"One is the very effective medical movement capability we have here in the Pacific region, and the other is the strong partnership between the National Science Foundation, the Australian Antarctic Division and Joint Task Force Support Forces Antarctica," Richert said.

The captain, who is forward-deployed from 13th
Air Force to McMurdo Station as the JTF SFA flight surgeon, said it was especially gratifying to use the team's medical movement capability to help the Australians in Antarctica.

"The United States and Australia have long enjoyed a strong bond, and it was really evident in how our combined team was able to help this patient in his time of need," Richert said.

Tony Press, director of the Australian Antarctic Division, said he was grateful for the support the United States provided.

"It's a tribute to our excellent relationship with the U.S. Antarctic Program and a fantastic example of the collaboration that typifies Antarctic operations," Press said.

The movement was the first major mission for the LC-130 in the current Operation Deep Freeze season. The
New York unit is the only unit in the Air Force that operates the LC-130 Hercules, which can land on snow or ice surfaces throughout Antarctica thanks to its ski-equipped landing gear. The plane also has wheels for landing on prepared hard surfaces.

Air Force Maj. Sam Highley serves in the Joint Task Force Support Forces Antarctica Public Affairs Office.)

Kentucky Community Honors 'Adopted' Paratroopers

By Sharon Foster
American Forces Press Service

Nov. 6, 2008 - More than 1,000 students, teachers and parents crowded into a Fort Mitchell, Ky., school auditorium Oct. 24 to thank
Army paratroopers and their families from Fort Bragg, N.C., for their service. The Fort Mitchell community "adopted" the 82nd Airborne Division's Company B, 2nd Battalion, 504th Parachute Infantry Regiment, 1st Brigade Combat Team, several years ago after learning about America Supporting Americans, a group that connects communities with military units.

In 2006, several Fort Mitchell residents and Beechwood School teachers formed "Beechwood Support Our Troops," a local branch of the group, to hold events such as "Support our Troops Night."

"Today is giving back to them, because they've given so much to us," said Nancy Taylor, founder of Beechwood Support Our Troops and former third-grade teacher, who helped to organize the Oct. 24 event. "You feel much closer to them. It's just like adopting a child. They are yours, and you want to take care of them."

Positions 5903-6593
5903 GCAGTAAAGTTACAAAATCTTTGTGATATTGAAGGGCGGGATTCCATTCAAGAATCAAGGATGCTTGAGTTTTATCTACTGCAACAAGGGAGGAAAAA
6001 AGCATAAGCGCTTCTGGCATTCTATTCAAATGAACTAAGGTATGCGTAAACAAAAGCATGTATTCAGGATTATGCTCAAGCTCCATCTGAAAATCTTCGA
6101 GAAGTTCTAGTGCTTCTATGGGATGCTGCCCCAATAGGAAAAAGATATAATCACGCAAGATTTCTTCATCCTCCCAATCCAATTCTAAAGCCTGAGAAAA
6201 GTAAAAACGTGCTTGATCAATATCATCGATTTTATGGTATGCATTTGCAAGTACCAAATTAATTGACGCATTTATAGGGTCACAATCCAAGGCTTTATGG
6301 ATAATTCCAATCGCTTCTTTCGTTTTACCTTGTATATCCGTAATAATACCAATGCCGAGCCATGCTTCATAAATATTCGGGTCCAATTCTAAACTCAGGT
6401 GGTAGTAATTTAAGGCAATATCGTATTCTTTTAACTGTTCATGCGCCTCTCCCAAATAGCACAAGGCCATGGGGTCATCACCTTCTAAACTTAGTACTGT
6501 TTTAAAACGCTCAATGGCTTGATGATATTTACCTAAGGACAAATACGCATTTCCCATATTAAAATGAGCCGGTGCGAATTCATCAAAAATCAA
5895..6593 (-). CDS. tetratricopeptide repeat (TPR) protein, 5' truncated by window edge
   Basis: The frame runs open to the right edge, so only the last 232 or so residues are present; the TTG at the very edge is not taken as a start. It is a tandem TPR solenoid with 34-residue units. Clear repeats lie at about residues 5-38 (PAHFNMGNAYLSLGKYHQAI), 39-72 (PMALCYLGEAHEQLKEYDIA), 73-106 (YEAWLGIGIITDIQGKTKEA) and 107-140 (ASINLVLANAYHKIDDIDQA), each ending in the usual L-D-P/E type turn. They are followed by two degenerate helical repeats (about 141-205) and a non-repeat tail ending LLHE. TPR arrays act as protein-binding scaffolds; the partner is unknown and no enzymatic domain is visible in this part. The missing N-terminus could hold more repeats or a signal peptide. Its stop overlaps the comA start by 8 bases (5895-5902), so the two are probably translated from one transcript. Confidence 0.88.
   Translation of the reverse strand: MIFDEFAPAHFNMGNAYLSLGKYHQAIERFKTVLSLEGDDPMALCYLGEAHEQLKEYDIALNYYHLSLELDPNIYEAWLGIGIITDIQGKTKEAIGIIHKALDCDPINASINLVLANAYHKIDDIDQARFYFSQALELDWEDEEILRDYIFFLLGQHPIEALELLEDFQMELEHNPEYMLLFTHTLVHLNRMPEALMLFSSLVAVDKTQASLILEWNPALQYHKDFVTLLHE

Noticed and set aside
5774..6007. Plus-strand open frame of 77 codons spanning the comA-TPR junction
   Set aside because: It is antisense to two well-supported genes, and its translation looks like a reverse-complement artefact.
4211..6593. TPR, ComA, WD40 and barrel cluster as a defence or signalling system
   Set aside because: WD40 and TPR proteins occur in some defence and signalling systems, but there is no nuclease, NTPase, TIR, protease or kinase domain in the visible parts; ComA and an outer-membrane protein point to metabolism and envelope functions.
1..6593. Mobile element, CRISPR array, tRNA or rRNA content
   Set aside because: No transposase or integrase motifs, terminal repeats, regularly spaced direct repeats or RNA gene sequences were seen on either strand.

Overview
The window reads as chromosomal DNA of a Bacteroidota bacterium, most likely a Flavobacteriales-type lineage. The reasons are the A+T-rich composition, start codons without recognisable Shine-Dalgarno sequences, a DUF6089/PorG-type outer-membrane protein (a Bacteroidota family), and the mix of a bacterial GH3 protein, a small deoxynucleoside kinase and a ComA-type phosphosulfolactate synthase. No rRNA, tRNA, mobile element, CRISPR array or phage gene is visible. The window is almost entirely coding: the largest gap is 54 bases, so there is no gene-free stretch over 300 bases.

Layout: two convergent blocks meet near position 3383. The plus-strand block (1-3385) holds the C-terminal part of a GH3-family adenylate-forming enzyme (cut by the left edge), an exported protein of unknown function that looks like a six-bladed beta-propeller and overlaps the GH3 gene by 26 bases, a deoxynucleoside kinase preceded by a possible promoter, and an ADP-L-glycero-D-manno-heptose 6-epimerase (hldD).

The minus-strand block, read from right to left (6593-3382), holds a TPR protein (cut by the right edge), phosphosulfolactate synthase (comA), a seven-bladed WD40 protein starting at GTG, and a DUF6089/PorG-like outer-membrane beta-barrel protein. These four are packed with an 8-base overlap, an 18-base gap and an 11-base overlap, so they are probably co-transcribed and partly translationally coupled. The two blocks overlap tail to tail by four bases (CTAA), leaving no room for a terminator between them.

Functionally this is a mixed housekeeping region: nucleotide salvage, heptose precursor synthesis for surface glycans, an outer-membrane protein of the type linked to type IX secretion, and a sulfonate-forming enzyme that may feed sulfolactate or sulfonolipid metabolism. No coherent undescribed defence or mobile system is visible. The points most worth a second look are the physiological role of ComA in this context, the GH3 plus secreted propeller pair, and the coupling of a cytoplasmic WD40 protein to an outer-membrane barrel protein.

The event also recognized families of fallen Company B soldiers Staff Sgt. Travis Nixon and Sgt. Kyle Dayton. Nixon was killed in Afghanistan in 2005 and Dayton in Iraq in 2007.

"This visit was unique due to the number of troopers who visited -- 15, including troopers who have now moved on from our unit, but were formerly part of the 'family,' -- and the attendance of the families of the two fallen soldiers," Taylor said. "A local jeweler made a beautiful, simple sterling necklace for each member of the Dayton and Nixon families."

Unit soldiers thanked Fort Mitchell with a flag that flew over their battalion headquarters in Iraq.

"It's exceptionally humbling," said
Army Capt. John Miller, company commander. "It makes you feel about two inches tall to know all these people are standing beside you and propping you up. It's phenomenal. It really is."

Taylor said members of the community have stayed in communication with the unit through e-mails, letters, cards, care packages and, most recently, on the Facebook social networking site. "When they have expressed needs, we start working on providing them," she said. "Beechwood School is a great resource in gathering items that our unit needs, especially when deployed."

Beechwood Support Our Troops has sent hand warmers, thermal underwear, socks, baby wipes, lip balm, candy, notebooks and pens to the deployed soldiers.

"One year, when our unit was home at Fort Bragg, we discovered that they could use a 'take-down' mat when learning new defensive maneuvers," Taylor said. "I talked to [Fort Mitchell city officials], and after some searching, we found a mat. The city cut a check, and the mat was on its way to Fort Bragg."

Normally, Beechwood Support Our Troops events include a parade with fire trucks and
police car, but weather forced the parade's cancellation this time. But before a pep rally that was followed by a high school football game, a local family hosted the soldiers, along with U.S. Reps. Geoff Davis and Jack Westwood and Fort Mitchell Mayor Tom Hollacher. The football game was dedicated to the visiting troopers and the fallen soldiers.

On Oct. 25, Beechwood Support Our Troops took the soldiers and their families on a riverboat cruise on the Ohio River, where they were able to view the Northern
Kentucky and Cincinnati river fronts. The evening included a jaunt to the local German pub for dinner.